Finally, to the extent that gametes could be derived from easily harvested sources such as skin, it's conceivable that people could be made parents without their knowledge or consent.

"Should the law criminalize such an action?" Cohen, Daley and Adashi asked. "If it takes place, should the law consider the source of the to be a legal parent to the child, or should it distinguish an individual's genetic and legal parentage?"

Not too soon to contemplate

In the nearest term, the authors wrote, the likelihood is that IVG will merely remain a subject of research and that its first impact would most likely to be in aiding basic studies of gametes and those earlier-stage gametes, "."

"Given the stringent safety imperative, clinical applications are less likely to be pursued any time soon," they wrote. "Still, with science and medicine hurtling forward at breakneck speed, the rapid transformation of reproductive and regenerative medicine may surprise us. Before the inevitable, society will be well advised to strike and maintain a vigorous public conversation on the ethical challenges of IVG."

They may prove to be many.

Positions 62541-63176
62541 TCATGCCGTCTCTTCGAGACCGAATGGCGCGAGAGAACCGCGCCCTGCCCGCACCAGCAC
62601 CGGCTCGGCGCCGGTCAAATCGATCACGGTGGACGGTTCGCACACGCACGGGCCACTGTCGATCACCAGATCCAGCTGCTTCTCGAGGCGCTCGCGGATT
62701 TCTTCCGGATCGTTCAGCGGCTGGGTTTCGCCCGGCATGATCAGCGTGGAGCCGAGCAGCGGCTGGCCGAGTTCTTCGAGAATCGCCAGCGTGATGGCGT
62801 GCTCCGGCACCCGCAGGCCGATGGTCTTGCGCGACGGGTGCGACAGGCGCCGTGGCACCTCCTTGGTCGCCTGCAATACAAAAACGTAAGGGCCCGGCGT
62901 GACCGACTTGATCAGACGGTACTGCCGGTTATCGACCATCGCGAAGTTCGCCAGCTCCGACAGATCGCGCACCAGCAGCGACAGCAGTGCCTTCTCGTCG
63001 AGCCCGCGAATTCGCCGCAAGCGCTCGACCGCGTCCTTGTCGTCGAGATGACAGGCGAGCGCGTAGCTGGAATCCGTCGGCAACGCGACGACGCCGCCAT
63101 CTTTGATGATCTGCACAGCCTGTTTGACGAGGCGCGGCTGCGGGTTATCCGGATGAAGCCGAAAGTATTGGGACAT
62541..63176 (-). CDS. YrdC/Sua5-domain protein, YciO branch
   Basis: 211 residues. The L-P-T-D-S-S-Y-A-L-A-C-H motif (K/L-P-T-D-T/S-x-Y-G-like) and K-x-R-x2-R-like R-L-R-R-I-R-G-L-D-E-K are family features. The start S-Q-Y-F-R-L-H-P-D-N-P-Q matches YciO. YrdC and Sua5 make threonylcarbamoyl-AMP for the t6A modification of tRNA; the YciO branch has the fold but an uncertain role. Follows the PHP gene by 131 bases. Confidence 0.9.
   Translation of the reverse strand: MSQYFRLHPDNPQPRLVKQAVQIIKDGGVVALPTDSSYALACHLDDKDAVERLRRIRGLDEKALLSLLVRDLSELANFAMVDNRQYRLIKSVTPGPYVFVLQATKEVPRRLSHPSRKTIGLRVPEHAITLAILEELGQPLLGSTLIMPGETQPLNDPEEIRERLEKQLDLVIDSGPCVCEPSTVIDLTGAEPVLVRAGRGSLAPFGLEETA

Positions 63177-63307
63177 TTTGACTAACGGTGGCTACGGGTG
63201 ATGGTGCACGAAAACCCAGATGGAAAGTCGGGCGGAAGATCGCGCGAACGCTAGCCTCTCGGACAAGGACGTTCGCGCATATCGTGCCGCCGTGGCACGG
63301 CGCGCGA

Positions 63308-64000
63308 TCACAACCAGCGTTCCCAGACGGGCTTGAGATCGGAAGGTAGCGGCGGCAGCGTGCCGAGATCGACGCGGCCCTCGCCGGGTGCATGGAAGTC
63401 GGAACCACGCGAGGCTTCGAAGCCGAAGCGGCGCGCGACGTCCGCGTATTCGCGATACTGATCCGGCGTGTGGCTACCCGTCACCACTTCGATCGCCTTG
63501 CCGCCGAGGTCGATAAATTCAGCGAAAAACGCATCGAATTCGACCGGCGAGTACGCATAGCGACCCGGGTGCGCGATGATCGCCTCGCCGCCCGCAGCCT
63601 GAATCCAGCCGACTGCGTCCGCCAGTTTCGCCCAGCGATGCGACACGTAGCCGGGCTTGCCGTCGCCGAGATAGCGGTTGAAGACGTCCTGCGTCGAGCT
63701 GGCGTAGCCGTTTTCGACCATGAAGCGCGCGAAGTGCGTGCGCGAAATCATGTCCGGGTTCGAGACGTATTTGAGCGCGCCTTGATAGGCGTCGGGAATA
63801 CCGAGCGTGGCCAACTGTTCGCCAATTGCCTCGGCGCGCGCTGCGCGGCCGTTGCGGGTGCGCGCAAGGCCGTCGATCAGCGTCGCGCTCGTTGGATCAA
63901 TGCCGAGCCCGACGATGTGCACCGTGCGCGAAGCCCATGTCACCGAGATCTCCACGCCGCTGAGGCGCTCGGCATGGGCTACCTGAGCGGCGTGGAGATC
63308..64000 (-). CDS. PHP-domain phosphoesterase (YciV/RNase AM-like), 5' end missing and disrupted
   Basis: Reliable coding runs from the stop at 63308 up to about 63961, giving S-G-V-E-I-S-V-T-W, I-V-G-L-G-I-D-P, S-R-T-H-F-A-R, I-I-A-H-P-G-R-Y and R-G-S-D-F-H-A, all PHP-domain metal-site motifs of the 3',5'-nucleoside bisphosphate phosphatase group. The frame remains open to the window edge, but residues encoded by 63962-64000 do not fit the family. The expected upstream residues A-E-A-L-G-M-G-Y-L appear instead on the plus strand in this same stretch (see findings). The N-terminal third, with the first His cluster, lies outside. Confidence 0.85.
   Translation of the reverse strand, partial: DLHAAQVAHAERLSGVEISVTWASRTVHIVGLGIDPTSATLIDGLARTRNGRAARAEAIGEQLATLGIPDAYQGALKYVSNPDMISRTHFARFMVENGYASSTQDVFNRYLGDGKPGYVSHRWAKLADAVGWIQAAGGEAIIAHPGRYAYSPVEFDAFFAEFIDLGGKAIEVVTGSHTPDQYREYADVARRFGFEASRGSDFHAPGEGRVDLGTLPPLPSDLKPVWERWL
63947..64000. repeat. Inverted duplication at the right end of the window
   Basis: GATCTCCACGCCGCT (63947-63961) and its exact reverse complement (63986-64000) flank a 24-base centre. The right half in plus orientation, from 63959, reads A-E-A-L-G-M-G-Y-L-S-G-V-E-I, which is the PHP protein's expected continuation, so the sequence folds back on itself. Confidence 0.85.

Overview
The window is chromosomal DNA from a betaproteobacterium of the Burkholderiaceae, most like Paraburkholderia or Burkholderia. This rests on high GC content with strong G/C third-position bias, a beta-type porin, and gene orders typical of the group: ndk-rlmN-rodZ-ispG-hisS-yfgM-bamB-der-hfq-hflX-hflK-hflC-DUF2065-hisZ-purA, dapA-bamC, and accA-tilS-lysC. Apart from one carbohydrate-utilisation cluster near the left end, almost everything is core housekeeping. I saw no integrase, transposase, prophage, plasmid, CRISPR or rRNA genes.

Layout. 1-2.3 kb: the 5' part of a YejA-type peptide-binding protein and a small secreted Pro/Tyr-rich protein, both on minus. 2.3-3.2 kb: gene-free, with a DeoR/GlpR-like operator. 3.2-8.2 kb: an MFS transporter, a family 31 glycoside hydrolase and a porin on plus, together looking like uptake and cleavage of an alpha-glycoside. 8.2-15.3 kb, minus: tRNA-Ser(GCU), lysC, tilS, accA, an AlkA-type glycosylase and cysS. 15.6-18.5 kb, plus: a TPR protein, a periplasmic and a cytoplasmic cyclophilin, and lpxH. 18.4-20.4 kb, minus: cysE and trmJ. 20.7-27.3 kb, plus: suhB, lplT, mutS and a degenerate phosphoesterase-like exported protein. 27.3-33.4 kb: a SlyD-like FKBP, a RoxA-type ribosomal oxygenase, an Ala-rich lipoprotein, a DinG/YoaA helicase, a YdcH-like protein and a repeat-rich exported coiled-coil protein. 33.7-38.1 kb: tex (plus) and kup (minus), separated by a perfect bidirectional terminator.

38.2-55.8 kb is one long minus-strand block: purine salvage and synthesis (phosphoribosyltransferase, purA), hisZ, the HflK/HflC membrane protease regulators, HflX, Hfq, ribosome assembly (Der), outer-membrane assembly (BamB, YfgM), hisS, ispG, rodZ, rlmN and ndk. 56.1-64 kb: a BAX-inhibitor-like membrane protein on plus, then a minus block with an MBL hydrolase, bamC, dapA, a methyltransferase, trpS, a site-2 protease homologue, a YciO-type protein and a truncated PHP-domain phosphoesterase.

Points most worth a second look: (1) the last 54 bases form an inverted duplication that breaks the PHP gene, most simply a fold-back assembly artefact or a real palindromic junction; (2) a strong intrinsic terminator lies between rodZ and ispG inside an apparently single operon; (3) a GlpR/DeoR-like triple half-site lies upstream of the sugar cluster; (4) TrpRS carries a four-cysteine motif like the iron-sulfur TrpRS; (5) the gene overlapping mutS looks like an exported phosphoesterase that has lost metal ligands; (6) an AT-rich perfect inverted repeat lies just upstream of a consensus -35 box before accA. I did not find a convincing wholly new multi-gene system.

Explore further: Scientists grow mouse eggs from stem cells in lab

More information: "Disruptive reproductive technologies," Science Translational Medicine, … scitranslmed.aag2959

Related Stories

Scientists grow mouse eggs from stem cells in lab

October 17, 2016
Japanese scientists said Monday they had grown mouse eggs entirely in the lab, then fertilised them to yield fertile offspring, a scientific first cautiously hailed by experts in human reproduction.

Scientists use skin cells to create human sperm

April 27, 2016
Scientists in Spain on Wednesday they had created human sperm from skin cells, a medical feat which could eventually lead to a treatment for infertility.

Genome editing: US could apply UK's approach to evaluate safety, ethics

February 25, 2016
This winter has provided several dramatic developments in the ongoing debate about whether altering the "germline" - that is, the genome of a new embryo - should be allowed. Employing the technique could permanently alter ...

In vitro gametogenes: Just another way to have a baby?

December 17, 2015
New analysis by a George Washington University academic examines the possibility of using in vitro gametogenesis (IVG) for human reproduction and its ethical and practical implications. The paper is published today in the ...

Is UK evaluation of reproductive tech a model for US?

April 10, 2015
When the United Kingdom resoundingly approved mitochondrial replacement therapy in February, it became the first country to give people this new medical option. In parallel it gave the United States serious cause to reflect ...

Recommended for you